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Supporting pharmacy technician delivered medicines optimisation across healthcare sectors

The aim of the project is to review, adapt and add training programmes for pharmacy technicians


The project is to support pharmacy technicians delivering medicines optimisation across healthcare sectors through post-registration training, assessment and accreditation programmes run by South West Medicines Information and Training,University Hospitals Bristol NHS Foundation Trust at Bristol.

The role of medicines optimisation services in reducing patient harm from medicines, improving therapeutic outcome and medicines effectiveness, reducing waste and improving the patient experience is well understood and endorsed through recent  NICE guidelines. 

Over the past 10-15 years, the role of the pharmacy technician in secondary care has expanded to support the better use of medicines by patients.  These patient facing roles require a higher level of technical and professional skill, knowledge and competency than developed by the initial training for registration.

The acute hospital providers in the south west have developed their pharmacy workforce using a training and accreditation programme specifically designed to meet their needs for a competent workforce and a system that provides assurance that staff have necessary skills, knowledge and competency. 

In more recent years there has been interest from non-acute providers in developing their pharmacy technicians to carry out these higher level medicines management tasks. 

General practice is now looking to pharmacy professionals to supplement its current workforce. 

This project will involve working with pharmacists and pharmacy technicians across a range of provider services (including acute, primary care, mental health, community services, care homes) to review, adapt and add to the current South West Medicines Information and Training (SWMIT) Medicines Management training programmes for pharmacy technicians.  It will also ensure that they reflect the emerging and changing scopes and methods of practice across all sectors.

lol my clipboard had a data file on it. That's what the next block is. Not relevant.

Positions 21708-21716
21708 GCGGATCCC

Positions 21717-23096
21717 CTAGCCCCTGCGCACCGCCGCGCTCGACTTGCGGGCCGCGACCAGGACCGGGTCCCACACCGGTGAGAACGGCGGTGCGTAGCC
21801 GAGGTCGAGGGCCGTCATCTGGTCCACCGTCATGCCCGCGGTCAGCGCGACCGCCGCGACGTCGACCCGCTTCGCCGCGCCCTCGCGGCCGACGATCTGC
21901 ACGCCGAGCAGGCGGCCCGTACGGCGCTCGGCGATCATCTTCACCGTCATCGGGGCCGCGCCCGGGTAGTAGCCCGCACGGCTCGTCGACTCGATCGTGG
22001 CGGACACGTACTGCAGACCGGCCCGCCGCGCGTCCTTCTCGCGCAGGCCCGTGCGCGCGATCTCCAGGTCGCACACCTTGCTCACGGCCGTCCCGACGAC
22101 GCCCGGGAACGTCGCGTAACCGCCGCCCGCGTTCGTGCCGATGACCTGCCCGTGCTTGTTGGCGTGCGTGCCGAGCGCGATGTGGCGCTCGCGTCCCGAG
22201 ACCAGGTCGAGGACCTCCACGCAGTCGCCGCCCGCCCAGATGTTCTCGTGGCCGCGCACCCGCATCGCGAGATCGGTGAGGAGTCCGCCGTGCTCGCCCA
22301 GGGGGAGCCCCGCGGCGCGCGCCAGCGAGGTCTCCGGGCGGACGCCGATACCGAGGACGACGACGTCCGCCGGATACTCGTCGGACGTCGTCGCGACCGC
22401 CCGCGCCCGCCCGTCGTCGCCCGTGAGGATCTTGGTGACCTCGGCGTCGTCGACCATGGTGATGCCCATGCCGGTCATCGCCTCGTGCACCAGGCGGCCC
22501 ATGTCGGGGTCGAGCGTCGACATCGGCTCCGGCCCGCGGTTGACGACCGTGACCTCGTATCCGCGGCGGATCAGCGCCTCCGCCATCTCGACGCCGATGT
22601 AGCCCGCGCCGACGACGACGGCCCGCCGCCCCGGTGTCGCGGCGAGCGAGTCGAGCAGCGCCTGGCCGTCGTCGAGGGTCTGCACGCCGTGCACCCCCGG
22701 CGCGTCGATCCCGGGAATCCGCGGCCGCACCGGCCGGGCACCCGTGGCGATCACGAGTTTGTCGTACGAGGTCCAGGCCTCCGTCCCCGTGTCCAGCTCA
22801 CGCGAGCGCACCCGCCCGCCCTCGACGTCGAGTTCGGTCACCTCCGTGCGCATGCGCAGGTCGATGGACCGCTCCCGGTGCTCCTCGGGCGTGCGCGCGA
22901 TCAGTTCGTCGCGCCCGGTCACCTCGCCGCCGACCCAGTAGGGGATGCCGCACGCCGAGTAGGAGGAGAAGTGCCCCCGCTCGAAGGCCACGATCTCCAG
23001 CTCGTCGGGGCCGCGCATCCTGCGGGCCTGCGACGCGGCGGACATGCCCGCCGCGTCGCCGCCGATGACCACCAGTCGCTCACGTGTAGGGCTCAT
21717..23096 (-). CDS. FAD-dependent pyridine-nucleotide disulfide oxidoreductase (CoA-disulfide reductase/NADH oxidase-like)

This will support in particular:

  • Medicine reconciliation
  • Medication safety through better monitoring
  • Medicines governance
  • Supporting adherence
  • Facilitating discharge

The project is aiming to be completed in May 2016.

For more information, please contact Trevor Beswick, Director of South West Medicines Information & Training at University Hospitals Bristol NHS Foundation Trust, Bristol.

Anticipated benefits:

Building on existing programmes that have a proven track record of effectively training and assessing pharmacy technicians to take on extended roles in medicines management in the acute sector.  This is far more efficient than having to start from scratch to develop suitable training and assessment programmes for other sectors.

Organisations that take up these programmes will be able to make better use of skill-mix within their teams by having a pharmacy technician workforce able to carry out advanced roles. 

Enhancing and expanding the workforce that is available to be deployed on medicines optimisation has the potential for more economical, efficient and effective use of medicines broadly by:

  1. Improving treatment outcomes and reducing waste by increasing adherence
  2. Reducing the impact of patient harm from medicines related incidents

This Page was last updated on: 26 November 2015

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